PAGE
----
Native American Representation

As many of our American history classes have done, Martyr of Christ misrepresents the relationship between Native Americans in Canada and the people they come in contact with. Before I delve in to explaining my findings in this comic, I would like to point out there that there is some truth to the comic. There is a saint, Saint Isaac Jogues, a Jesuit priest that was spoken about in some detail and the reader is informed about his death and veneration. That is not what I found to be a problem.


The story tells about how the Native Americans interacted with Father Jogues. The way the comic was written was with the Native Americans speaking broken English. Almost all of the sentences are written without conjunctions. I’m sure that the Native Americans knew no English and were not as pleasant when they encountered foreigners. The comic shows the Natives coexisting with the new people in a cordial way. It did show the natives holding the head of the Saint but only after living with him.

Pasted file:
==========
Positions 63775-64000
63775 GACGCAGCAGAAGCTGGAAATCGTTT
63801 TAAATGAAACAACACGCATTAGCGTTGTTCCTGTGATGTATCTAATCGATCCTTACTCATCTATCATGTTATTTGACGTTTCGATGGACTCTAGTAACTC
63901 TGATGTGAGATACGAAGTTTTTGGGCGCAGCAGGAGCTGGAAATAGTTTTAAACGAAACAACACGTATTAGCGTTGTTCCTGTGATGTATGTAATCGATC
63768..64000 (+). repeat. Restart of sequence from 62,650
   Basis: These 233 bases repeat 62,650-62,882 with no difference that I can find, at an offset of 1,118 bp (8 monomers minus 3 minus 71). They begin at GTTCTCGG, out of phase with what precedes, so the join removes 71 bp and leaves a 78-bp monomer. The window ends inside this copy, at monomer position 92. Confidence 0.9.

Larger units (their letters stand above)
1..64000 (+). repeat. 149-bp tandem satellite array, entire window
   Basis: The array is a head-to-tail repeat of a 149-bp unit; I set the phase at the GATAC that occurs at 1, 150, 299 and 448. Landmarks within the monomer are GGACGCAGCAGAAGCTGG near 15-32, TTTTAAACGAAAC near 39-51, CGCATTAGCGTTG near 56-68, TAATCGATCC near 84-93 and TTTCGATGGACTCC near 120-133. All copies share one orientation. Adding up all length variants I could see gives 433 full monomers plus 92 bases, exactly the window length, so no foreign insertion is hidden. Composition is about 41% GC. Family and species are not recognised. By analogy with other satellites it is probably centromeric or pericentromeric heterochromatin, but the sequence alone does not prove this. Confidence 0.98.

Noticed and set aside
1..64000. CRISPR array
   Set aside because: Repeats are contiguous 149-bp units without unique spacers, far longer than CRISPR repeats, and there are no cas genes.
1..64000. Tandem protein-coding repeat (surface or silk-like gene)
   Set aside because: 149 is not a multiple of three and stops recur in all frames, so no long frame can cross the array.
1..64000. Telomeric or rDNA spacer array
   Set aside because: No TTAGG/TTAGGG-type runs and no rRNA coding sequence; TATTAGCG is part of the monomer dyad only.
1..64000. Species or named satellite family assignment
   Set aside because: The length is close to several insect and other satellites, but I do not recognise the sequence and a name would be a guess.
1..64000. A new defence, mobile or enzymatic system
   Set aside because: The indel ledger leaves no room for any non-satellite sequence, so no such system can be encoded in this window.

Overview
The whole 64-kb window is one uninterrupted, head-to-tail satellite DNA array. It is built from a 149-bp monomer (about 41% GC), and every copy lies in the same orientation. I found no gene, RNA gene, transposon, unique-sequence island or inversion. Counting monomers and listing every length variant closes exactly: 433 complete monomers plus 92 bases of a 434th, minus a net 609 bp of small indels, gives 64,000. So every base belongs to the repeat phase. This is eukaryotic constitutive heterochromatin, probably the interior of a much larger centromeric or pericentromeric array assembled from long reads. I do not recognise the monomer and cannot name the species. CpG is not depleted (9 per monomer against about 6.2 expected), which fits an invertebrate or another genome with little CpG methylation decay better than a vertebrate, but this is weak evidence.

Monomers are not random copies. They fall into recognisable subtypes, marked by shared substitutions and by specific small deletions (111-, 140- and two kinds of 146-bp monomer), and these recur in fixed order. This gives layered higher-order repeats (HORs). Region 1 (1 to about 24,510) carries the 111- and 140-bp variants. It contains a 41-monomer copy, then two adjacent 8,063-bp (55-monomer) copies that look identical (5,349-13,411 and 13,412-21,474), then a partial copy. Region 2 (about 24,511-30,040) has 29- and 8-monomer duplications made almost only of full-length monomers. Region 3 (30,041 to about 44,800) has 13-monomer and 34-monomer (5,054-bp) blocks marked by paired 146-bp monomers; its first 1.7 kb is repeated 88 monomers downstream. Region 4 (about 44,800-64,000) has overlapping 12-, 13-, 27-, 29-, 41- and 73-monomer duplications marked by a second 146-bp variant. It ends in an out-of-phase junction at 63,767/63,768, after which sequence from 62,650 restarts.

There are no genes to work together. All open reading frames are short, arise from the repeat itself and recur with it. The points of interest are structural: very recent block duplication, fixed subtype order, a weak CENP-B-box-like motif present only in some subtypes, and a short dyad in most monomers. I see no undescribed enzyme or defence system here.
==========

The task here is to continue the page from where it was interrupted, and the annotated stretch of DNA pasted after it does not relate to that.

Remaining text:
The comic itself is a series of short comics in which the first two show the interactions with the Native Americans. The second, Quest of Honor, also misrepresents the natives. The first time the native encounters a foreigner his exact words are “I’ve never seen a man like you. Who are you?” I guess the only reason that the creator of the comic would right the English in the bubble was so that the reader can understand. While being so critical in my interpretation of the comic, I have to realize the purpose of having the Native speaking English.


Again in the second story we see the natives communicating with the new people they come in contact with and it seems not to be a problem. By now we have all learned that the interactions with Natives were deadly to say the least. It is hard for one to understand that the relationship between the two sides was pleasant. In this story we do not see the killing of someone who isn’t native. It actually shows the Native people welcoming the foreigners in and honoring them. They treat the people like they are higher ups and show them the most respect. We know that this was not the case. I was a little taken back by these stories, but for the sake of informing people on the most basic level of the encounters with the Natives these stories do their job.

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